Broadway’s New Ingénue

By Griffin Miller

Like Lydia Deetz, her character in the new Broadway musical Beetlejuice, Sophia Anne Caruso is “serious and unusual”—so much so, she’s been tackling macabre droll roles since she was ten and cast as a stage-struck sociopath in the musical send-up, Ruthless! With only a few detours—like playing Birgitta Von Trapp in NBC’s the Sound of Music Live—she’s serenely embraced her Penny Dreadful side. It’s a commitment that has paid off well for the 17 year old.

Beetlejuice Broadway Sophia Anne Caruso, Rob McClure & Kerry Butler
©Matthew Murphy

The youngest of three children—“My sister and brother are older and on their own”—Sophia moved east with her parents from Spokane, Washington seven years ago once it became clear her performing career was taking off. “I started doing shows regionally when I was six or seven. My mom, who has a business [jewelry and clothing stores], would sometimes drop me off at the theater,” she said, adding that her first professional role came when she was nine: playing Helen Keller in a production of The Miracle Worker, directed by Patty Duke. A year later she moved into TV and was cast as Young Norma Jean in Smash, performing alongside Bernadette Peters.

When asked about her favorite acting projects from around this time, Caruso homed in on one of her darkest roles to date: MCC’s 2015 production of Jennifer Haley’s The Nether—a bizarre detective story played out in a sinister Victorian-esque virtual reality realm where heinous things happen to young girls—a setup that fascinated rather than repelled the young actress. In what was her Off-Broadway debut, the role earned Caruso her first Lucille Lortel Award nomination, the second coming a year later when she worked alongside Michael C. Hall in the David Bowie/Enda Walsh musical Lazarus. Both of these works play into her passion for “informing artistic mind-bending pieces.”

As Brigitta Von Trapp in NBC’s
The Sound of Music

Clearly, edgy is Caruso’s comfort zone, reflected in many aspects of her life, including her fashion sensibility (platform boots and such), and literary sensibilities. An avid reader, she recently finished You Know You Want This, a collection of short stories by Kristen Roupenian, that’s been described as “perverse” and “utterly bananas”. Her favorite playwright? Sarah Kane, a master of the disturbing and controversial (Cleansed; Blasted), while Maggie Nelson’s poetry (Something Bright, Then Holes) matches Caruso’s aesthetic.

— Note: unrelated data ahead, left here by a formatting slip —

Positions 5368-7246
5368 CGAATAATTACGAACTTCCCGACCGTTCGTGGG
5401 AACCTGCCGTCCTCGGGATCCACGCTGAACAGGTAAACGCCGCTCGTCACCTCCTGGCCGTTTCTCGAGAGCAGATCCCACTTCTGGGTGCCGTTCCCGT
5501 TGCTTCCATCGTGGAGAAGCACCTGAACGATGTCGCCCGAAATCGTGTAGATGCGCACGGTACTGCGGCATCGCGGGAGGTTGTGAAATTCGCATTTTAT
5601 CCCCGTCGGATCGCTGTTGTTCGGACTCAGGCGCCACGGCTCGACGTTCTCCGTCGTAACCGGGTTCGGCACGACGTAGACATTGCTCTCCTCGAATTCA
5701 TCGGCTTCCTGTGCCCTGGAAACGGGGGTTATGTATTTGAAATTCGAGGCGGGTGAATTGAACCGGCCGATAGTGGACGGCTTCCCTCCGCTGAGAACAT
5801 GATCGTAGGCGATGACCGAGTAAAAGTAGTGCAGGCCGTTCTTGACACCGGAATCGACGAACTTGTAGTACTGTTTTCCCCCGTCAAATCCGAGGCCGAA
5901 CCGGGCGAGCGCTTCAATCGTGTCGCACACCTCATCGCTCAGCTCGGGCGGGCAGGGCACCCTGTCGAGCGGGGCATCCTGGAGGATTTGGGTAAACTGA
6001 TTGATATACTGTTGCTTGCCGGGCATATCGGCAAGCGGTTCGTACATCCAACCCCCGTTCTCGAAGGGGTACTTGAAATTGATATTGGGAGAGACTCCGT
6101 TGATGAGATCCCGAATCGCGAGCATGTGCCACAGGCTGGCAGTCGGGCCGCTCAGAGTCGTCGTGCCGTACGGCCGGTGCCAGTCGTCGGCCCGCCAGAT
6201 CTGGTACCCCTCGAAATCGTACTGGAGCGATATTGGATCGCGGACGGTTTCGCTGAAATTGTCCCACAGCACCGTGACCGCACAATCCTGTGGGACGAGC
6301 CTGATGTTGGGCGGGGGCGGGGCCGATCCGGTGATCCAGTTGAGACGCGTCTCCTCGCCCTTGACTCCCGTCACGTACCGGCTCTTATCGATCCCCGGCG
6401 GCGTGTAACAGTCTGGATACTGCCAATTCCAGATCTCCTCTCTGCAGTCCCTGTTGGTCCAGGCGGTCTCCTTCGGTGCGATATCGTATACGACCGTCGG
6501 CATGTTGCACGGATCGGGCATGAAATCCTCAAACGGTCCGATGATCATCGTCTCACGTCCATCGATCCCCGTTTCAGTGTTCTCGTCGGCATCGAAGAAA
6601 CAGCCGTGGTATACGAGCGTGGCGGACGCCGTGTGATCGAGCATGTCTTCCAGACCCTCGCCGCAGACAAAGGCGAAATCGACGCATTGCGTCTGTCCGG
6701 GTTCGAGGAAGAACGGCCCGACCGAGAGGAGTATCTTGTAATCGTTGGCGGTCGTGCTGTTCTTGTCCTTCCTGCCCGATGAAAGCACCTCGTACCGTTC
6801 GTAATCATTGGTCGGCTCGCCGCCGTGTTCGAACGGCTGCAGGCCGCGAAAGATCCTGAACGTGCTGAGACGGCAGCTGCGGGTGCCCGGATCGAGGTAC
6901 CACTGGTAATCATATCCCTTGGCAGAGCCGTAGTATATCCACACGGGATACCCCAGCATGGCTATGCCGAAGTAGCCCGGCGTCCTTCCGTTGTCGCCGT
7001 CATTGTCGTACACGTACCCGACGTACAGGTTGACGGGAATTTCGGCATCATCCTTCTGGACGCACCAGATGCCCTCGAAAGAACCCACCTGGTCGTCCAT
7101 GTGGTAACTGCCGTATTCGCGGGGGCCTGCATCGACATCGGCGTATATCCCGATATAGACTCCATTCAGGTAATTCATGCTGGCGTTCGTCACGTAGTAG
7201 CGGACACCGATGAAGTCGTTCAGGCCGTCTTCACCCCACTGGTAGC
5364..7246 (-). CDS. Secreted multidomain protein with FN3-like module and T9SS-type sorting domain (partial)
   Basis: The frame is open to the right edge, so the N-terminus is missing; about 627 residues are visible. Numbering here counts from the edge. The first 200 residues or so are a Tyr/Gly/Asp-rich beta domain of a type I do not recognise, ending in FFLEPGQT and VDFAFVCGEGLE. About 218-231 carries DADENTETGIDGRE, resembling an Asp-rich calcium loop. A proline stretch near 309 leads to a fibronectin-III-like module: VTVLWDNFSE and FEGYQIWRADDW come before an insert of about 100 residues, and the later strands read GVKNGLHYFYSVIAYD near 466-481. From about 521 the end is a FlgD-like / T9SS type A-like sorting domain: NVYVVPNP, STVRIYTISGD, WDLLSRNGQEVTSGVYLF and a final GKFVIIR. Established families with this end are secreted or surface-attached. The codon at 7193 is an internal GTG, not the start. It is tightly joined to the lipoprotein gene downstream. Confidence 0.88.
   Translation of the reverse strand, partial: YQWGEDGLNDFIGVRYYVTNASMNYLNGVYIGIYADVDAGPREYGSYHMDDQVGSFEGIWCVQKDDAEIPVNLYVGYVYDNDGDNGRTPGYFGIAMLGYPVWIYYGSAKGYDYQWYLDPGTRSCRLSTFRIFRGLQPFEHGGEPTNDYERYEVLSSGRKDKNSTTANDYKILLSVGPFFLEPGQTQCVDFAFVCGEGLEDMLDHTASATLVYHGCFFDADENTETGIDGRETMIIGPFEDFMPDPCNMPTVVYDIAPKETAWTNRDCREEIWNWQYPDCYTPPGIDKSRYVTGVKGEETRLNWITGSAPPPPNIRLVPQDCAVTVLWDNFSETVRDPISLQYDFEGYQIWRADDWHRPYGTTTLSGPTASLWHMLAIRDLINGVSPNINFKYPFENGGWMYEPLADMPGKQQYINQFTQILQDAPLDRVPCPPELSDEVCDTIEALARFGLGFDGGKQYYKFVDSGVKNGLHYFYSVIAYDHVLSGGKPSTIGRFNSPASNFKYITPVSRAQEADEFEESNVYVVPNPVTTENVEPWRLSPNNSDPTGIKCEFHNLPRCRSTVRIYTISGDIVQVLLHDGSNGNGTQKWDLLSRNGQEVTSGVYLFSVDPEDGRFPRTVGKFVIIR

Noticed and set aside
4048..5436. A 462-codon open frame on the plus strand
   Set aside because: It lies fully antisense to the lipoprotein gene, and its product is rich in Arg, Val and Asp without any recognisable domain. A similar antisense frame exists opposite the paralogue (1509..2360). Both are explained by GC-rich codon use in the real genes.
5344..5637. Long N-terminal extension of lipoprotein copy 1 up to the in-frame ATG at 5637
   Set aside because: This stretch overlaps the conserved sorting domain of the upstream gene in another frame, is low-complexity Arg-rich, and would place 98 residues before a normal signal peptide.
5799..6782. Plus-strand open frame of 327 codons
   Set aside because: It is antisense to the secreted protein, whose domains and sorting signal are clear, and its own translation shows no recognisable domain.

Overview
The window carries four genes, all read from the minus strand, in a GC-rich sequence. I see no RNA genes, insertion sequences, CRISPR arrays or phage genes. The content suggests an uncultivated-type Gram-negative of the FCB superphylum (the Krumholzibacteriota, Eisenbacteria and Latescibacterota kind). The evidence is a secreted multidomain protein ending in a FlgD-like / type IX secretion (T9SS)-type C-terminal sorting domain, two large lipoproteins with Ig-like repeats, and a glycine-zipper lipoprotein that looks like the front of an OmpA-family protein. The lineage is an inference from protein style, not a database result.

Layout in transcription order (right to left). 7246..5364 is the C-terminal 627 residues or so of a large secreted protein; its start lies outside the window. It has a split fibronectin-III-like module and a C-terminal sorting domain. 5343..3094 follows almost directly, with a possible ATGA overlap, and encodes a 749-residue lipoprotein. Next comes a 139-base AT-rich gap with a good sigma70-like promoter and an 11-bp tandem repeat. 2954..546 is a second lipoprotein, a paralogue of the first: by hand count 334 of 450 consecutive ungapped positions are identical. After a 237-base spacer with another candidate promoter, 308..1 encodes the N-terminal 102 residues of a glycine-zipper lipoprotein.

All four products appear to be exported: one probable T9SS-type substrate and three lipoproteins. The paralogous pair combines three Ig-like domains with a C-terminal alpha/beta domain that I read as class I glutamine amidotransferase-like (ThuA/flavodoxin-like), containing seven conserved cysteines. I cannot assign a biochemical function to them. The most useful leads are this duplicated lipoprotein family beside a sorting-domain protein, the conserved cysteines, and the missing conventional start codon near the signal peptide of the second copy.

Talking to Caruso, it’s easy to understand why the writings of these three women and others fall in line with her choices as an actress. “I’m attracted to strong, authentic females… not stupid stereotypes.” No surprise that her theatrical wish list includes George Bernard Shaw’s Saint Joan and Sarah Ruhl’s Euridice.

Her mature—make that beyond mature—choices seemingly impact all phases of her creative process,from the way she delivers her lines to the searing gaze she unleashes on certain characters in Beetlejuice—and, one suspects, real life.


Based on the 1988 Tim Burton film, the musical Beetlejuice has been reconfigured for Broadway, not just through the addition of songs and dance numbers, but concept-wise as well, including the role originated onscreen by Winona Ryder. “I always felt close to Lydia,” said Caruso, who recalls feeling a bit of an outsider herself growing up. “I always wanted to see more of her story in the movie, and now it’s actually happening within our show! In our Beetlejuice Lydia’s story is expanded and you get to know her much deeper than in the film.”